Establishing and maintaining arthropod biological resources of veterinary importance

Lead Research Organisation: The Pirbright Institute
Department Name: UNLISTED


IAH possesses unique colonies of both Culicoides biting midges and Ornithodorus soft ticks. These provide individuals of known physiological state and age, at all times of the year and in large numbers, sustaining work on the transmission of diseases of international importance, including bluetongue and African swine fever. We wish to expand these resources to include further vector-species of epidemiological interest to the UK by establishing colonies of mosquitoes, (including UK derived colonies) and potentially hard ticks or large biting flies that may be involved in mechanical transmission of pathogens. Establishing these colonies will include sourcing populations already adapted to laboratory conditions (where available), as well as using field-caught material to produce new lines. The person employed will receive training in producing cell lines from these organisms, as a further resource, and may be involved in selective breeding of the existing colonies.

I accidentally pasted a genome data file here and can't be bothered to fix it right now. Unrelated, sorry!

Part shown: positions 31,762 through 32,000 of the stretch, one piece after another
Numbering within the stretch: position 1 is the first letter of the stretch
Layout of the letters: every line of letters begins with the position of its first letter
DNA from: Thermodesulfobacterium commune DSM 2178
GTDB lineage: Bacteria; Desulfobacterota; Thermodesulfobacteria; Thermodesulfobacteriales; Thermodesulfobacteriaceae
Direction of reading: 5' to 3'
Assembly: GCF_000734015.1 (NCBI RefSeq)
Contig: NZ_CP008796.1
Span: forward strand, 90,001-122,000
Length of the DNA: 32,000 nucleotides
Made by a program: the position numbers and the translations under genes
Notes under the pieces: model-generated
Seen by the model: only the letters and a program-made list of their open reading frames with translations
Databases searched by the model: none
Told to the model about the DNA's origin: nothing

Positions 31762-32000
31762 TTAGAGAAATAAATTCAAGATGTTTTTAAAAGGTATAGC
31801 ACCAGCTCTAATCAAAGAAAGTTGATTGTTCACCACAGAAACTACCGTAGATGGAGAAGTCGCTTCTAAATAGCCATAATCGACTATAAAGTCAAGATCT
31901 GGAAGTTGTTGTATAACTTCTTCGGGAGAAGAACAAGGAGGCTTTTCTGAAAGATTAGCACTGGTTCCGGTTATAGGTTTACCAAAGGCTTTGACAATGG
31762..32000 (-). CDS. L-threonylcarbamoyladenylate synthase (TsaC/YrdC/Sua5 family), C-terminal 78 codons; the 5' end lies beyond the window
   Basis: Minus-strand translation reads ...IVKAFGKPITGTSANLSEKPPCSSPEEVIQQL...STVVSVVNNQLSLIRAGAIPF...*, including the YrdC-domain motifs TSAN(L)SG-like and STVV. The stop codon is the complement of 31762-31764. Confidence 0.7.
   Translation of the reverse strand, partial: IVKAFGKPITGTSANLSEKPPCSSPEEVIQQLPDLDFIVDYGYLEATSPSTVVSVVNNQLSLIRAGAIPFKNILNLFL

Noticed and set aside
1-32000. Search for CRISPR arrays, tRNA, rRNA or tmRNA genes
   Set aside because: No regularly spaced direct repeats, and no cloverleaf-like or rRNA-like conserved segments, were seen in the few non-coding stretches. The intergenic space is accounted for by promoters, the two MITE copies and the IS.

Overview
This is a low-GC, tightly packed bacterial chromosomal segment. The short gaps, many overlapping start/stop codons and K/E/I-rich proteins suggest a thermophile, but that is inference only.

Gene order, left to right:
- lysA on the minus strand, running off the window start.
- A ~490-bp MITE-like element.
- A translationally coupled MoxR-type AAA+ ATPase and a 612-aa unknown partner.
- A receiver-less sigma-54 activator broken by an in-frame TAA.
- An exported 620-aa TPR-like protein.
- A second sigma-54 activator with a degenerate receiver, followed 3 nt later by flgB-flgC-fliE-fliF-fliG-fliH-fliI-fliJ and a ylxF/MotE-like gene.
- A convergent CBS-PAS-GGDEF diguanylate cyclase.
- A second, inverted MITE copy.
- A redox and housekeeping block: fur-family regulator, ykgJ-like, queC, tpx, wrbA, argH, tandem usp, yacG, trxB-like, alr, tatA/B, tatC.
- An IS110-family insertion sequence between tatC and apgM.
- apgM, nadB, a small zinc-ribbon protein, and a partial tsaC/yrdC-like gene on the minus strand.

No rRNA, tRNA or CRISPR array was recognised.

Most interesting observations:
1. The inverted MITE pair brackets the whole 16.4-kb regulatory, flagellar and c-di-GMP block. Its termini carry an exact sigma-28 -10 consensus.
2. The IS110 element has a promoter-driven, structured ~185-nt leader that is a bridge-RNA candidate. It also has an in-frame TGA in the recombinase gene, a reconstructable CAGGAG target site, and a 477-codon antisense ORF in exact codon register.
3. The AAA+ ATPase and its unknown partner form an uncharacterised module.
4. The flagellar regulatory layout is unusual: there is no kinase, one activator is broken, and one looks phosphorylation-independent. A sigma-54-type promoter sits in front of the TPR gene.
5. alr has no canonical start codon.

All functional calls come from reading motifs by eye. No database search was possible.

10 25 50
Description This grant maintains a range of arthropod colonies for use in experimental studies with a wide range of goals. I also funds the principal investigator of the group to carry out collaborative studies worldwide on biting midges, mosquitoes and ticks and to act as intellectual leadership for research in this area at the Pirbright Institute. The project's main outputs are peer reviewed publications involving both data production and reviews and engagement exercises.
Exploitation Route This grant is continued in the new Institute Strategic Programme Grant awarded to the Pirbright Institute.
Sectors Agriculture, Food and Drink,Other

Description International Congress of Entomology (Florida) 
Form Of Engagement Activity A talk or presentation
Part Of Official Scheme? No
Geographic Reach International
Primary Audience Professional Practitioners
Results and Impact Chaired session and gave presentation on progress in Culicoides research. Largest ever meeting involving the Culicoides community with 100+ attendees.
Year(s) Of Engagement Activity 2016